This chapter examines whether speech containing violent imagery that is made available to children can be subjected to government regulation that will survive constitutional scrutiny. The first section of this chapter reviews the general limits that the First Amendment places on the government’s power to regulate speech. The second section arguees that violent speech may not be regulated based on its content because “violence” is not one of the limited legal categories constituting “unprotected” speech, such as obscenity.
The third section examines the government’s burden to demonstrate that violent speech harms children before it can regulate such speech, and concludes that current social science evidence does not meet the required constitutional standard. The fourth section discusses the inherent difficulties in defining violent speech in a way that satisfies the First Amendment. Finally, in the fifth section, I argue that private efforts by parents and industry provide the best, and probably the only, constitutional response to the problem of media violence.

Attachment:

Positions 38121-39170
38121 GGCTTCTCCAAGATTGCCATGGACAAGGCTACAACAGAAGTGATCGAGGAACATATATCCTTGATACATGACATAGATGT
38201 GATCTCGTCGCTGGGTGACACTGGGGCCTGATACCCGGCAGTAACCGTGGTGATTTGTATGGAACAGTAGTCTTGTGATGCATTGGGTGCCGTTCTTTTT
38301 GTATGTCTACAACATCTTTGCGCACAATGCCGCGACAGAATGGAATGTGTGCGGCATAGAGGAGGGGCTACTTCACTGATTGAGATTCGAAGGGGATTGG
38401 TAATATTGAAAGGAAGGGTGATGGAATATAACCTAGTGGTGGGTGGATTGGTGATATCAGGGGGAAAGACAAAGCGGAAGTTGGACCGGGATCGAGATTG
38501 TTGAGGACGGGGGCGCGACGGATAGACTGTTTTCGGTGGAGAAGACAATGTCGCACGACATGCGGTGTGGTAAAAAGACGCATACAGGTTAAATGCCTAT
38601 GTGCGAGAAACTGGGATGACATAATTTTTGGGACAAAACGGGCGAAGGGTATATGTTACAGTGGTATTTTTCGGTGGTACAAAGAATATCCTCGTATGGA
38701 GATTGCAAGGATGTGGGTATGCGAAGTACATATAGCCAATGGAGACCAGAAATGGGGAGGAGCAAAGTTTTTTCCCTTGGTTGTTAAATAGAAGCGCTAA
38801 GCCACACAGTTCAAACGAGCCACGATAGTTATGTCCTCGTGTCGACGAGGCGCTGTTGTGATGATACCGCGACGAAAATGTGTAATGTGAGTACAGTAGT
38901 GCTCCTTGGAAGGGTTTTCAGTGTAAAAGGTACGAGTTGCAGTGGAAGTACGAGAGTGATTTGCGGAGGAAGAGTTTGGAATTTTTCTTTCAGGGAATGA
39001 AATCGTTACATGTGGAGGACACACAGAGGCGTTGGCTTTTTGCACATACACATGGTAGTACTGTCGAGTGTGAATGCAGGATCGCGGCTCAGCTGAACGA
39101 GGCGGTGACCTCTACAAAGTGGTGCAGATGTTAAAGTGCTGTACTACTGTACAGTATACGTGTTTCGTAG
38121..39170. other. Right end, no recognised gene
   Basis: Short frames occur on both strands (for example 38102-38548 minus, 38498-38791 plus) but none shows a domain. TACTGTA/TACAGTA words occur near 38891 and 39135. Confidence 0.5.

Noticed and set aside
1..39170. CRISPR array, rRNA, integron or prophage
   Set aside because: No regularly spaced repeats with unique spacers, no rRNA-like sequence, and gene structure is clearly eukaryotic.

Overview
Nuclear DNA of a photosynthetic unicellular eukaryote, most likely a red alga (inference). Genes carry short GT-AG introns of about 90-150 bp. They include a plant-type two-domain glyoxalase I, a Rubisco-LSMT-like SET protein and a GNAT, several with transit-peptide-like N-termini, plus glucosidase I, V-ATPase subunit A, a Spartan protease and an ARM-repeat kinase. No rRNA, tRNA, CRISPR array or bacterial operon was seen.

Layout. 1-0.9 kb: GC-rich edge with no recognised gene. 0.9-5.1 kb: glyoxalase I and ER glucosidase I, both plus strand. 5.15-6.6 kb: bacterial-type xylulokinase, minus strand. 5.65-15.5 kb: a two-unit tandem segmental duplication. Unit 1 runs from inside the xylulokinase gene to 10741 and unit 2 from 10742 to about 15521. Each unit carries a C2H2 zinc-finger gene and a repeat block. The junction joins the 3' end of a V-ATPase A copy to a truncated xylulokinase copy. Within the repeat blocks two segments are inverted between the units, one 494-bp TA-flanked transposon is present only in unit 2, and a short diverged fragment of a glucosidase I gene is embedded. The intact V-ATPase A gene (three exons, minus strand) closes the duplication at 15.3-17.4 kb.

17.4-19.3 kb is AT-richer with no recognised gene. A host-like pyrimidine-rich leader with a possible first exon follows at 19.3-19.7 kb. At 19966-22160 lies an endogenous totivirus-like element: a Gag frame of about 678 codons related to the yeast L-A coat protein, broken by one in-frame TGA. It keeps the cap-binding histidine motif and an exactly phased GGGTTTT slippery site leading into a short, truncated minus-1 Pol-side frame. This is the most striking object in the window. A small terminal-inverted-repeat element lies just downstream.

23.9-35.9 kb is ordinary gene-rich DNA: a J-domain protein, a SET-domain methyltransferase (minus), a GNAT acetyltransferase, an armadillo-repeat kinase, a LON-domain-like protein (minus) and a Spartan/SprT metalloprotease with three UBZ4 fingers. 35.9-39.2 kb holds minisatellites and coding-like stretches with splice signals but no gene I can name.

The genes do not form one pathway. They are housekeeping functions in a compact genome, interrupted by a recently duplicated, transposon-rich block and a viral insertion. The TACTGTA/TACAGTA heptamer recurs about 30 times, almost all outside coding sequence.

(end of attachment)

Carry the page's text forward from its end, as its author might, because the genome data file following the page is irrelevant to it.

GW Paper Series
GWU Legal Studies Research Paper No. 2012-114, GWU Law School Public Law Research Paper No. 2012-114
Catherine J. Ross, Constitutional Obstacles to Regulating Violence in the Media, in HANDBOOK OF CHILDREN, CULTURE, AND VIOLENCE 291 (Nancy E. Dowd et al. eds., 2006).